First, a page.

Rail campaigners jump on board to get historic Londonderry site back on track
The lobby group that helped save the Londonderry to Coleraine railway line 15 years ago has launched a new campaign to see a Victorian station brought back to use as a working terminus.
While the building is not in danger from demolition, and is included in Translink's plans for a transport hub in Derry, it is not to be used as the arrival and departure point for trains - its original purpose.
Eamonn McCann from Into The West was among the speakers at a public meeting to launch the group's drive.
He said: "The campaign to save the historic Waterside train station as a working rail terminus may seem a minor issue compared to other problems crowding in on Derry, but what happens to the station will be a measure of what's happening to Derry itself.
"We have here a precious architectural jewel, which can only shine in its proper setting.
"If it's reduced to a relic, deprived of its real purpose, it will no longer be a living part of the city. The station is a product of the labour and imagination of Derry people, a bequest inherited from history.
"It has survived cutbacks and bombing assaults, and stands as symbol and substance of the resilient history of our city.
"We should pass it on to those who come after us in good working condition.
"The fact that such highly regarded organisations as the Ulster Architectural Heritage Society and Foyle Civic Trust have joined with us to appeal for a rethink by the authorities on this matter shows that this is not a minor issue at all, but is an issue of concern for citizens generally."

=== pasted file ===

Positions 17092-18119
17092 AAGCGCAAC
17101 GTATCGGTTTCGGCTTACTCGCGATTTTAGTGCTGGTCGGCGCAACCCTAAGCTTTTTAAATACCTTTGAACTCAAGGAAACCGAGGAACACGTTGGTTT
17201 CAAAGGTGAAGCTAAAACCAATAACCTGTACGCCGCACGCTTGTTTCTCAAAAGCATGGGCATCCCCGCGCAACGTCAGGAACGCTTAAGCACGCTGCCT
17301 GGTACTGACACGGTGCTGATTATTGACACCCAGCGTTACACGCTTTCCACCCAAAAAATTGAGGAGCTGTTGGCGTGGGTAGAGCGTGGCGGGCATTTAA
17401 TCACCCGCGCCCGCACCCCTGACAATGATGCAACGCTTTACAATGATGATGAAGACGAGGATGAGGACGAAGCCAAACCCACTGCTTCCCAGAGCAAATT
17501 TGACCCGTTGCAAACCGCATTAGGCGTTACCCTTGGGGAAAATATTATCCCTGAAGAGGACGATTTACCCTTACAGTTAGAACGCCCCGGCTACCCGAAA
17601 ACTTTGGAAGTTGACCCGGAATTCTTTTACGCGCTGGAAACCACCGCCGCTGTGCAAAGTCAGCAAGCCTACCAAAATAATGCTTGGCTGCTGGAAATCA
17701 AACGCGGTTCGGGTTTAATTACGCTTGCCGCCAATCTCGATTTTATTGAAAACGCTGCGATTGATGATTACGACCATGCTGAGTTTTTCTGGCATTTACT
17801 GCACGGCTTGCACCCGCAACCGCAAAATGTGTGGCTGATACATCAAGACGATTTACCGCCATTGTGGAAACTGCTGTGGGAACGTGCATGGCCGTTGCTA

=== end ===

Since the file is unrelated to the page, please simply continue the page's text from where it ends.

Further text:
In September Translink received €23.5 million (£21m) funding through the INTERREG VA Programme for the creation of a transport hub. But Mr McCann claimed the transport provider's plans were unsympathetic.
He said: "What Translink are planning to do is to run the trains up the side of the building but they won't come into the building at all. There will also be a car park for 100 cars along the river.
"What is planned is a wilderness of parked cars and parked trains and concrete instead of uninterrupted views of across the river. This is a huge misuse of a terrific site which has now been reopened.
"But we took years to convince the authorities to do that, so it is so important that this station is once again the working station it was built for in 1873."
A Translink spokesman said: “The former Waterside Station (1870s Grade 2 listed building) and wider site will be the location for a new North-West Multimodal Transport Hub.
“It will be an important gateway to the North West for visitors and will regenerate the local area, making it more attractive to business and investors, creating jobs and enhancing the economy.
“Our plans for the North-West Multi Modal Transport Hub have been put to public consultation, where they received widespread support from the community.
“The plans for this complex project sympathetically restore and incorporate the original listed Waterside station, with a contemporary entrance infill where part of the structure was rebuilt in the 1980s after bomb damage, opening up this significant listed building to the community.
“Due to technical reasons, the plans allow for platforms alongside the building, which will also mean shorter walking distances for passengers.
“The planned Park and Ride and bus stops outside the station will provide essential facilities for passengers and will open up views from the station to the river.”